Two women were behind £120,000 Outwell cannabis farm, court hears

Two women were behind £120,000 Outwell cannabis farm, Norwich Crown Court hears.

Two women were behind £120,000 Outwell cannabis farm, Norwich Crown Court hears. - Credit: Archant

Two women involved in running a “careful and professional” cannabis growing operation in Outwell at first thought it was a joke when police carried out a raid, a court heard.

Lauren Brazier, 33, and Charlotte Sieley, 30, were found in a locked unit with eight mature cannabis plants when police raided the farm at Langhorn’s Lane.

When officers searched other outbuildings at the site they found more cannabis plants in various stages of growth, and the well-organised operation was said to have the potential of producing cannabis, with a street value of more than £120,000, Norwich Crown Court heard.

Richard Kelly, prosecuting, said that the set-up meant the plants were divided into different growing stages in a “conveyor belt” system and said: “It was a careful and professional operation.”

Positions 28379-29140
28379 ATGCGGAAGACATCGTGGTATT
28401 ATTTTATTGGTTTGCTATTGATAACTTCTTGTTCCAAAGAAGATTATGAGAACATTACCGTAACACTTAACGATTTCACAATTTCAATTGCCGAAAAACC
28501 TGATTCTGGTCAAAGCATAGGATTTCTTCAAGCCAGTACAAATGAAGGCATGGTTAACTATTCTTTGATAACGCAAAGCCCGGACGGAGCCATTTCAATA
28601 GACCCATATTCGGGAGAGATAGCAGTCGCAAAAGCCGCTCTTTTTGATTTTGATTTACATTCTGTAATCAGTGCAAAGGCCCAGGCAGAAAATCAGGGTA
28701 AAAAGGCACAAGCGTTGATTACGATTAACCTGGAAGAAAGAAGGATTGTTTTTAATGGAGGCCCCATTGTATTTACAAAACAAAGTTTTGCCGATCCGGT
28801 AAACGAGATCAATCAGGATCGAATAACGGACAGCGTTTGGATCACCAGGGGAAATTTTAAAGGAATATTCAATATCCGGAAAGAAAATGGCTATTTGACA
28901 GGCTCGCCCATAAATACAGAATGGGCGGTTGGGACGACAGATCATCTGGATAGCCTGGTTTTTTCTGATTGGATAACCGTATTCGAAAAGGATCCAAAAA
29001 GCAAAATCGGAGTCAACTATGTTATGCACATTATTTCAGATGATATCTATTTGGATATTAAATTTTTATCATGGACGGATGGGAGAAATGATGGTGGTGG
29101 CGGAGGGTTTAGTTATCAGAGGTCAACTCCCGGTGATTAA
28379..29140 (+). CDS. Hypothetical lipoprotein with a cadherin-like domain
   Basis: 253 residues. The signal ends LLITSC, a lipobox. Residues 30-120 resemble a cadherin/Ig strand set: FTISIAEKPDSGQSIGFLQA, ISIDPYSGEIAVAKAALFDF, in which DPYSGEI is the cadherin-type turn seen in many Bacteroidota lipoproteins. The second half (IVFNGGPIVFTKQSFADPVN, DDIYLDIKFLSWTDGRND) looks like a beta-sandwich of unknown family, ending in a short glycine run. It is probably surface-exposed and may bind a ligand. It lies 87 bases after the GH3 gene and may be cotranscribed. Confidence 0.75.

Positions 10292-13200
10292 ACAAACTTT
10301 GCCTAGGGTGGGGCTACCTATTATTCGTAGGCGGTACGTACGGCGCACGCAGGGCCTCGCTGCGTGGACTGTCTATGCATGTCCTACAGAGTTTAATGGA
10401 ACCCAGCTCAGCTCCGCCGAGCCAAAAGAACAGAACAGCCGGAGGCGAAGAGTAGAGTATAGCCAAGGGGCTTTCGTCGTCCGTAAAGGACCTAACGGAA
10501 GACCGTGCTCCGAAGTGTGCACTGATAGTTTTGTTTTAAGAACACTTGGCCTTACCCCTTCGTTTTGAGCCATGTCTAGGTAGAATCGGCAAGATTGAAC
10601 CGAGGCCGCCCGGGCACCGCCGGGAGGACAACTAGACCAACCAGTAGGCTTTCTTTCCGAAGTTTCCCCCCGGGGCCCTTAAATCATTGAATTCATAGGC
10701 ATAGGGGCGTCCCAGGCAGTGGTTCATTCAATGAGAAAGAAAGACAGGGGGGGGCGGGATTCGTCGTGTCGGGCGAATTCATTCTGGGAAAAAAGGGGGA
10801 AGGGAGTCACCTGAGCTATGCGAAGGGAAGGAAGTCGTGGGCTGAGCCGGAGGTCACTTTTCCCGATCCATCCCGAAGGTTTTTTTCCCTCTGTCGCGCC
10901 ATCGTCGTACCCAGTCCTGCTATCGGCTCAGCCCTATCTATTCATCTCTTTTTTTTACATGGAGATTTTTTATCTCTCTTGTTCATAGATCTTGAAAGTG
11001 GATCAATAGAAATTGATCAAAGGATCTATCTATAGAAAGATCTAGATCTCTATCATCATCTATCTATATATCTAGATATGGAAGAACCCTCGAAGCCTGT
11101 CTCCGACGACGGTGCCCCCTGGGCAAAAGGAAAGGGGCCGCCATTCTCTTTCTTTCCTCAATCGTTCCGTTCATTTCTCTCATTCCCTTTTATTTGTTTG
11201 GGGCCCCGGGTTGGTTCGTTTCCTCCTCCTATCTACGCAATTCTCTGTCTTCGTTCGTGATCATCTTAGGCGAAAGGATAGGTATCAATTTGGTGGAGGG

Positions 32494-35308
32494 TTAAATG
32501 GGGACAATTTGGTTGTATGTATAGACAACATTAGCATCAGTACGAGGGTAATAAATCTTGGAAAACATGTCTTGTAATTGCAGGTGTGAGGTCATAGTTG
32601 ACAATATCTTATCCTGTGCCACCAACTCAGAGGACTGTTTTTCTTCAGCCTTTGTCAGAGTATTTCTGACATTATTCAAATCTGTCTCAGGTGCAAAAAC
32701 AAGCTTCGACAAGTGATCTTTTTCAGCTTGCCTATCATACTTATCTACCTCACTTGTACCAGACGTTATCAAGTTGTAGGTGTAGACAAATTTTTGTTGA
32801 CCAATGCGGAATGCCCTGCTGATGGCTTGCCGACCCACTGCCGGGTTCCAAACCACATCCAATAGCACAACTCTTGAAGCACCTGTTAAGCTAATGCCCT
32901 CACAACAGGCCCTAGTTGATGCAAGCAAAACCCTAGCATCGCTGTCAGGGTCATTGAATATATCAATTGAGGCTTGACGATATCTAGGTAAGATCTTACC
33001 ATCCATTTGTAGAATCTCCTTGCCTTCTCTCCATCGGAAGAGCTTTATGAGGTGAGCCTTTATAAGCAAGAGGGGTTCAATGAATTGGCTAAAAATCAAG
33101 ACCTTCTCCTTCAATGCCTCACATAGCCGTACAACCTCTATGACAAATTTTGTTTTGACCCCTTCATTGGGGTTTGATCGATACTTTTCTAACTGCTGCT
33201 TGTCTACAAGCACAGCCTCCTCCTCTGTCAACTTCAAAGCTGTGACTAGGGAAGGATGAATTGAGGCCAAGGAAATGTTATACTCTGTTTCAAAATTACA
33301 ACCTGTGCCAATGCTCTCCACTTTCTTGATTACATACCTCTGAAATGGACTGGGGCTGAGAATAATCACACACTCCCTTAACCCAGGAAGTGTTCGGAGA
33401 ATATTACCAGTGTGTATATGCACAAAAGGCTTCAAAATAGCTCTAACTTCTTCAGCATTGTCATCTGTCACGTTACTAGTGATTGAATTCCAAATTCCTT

He said the unit where the two women were found during the police raid was an area used for harvesting and drying the cannabis.

“On the day of the raid both defendants were together in a small unit.”

He said the unit was locked and when police asked them to open up they thought at first it was someone “mucking about” before realising it was in fact a police raid taking place.

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Brazier of The Drove, Downham Market, and Sieley of The Poplars, Elm, both admitted production of cannabis but had claimed they were only involved in growing the eight plants they were found with in the unit and claimed it was for their own personal use. They also claimed they had no idea about the other units on the site being used to grow cannabis.

However Judge Andrew Shaw rejected their claim at the hearing and ruled that they had been part of a professional set-up and not just growing the cannabis for their own use.

He said: “This was a conveyor belt operation.”

Judge Shaw adjourned sentence until November 16 and ordered reports but told them: “You have both pleaded guilty to a serious offence. Normally people involved in this sort of offending get custody.”

Guy Williamson, for Brazier, and Jamil Mohammed for Sieley.

The two woman are due to be sentenced with a third defendant, who has admitted allowing premises to be used for growing cannabis.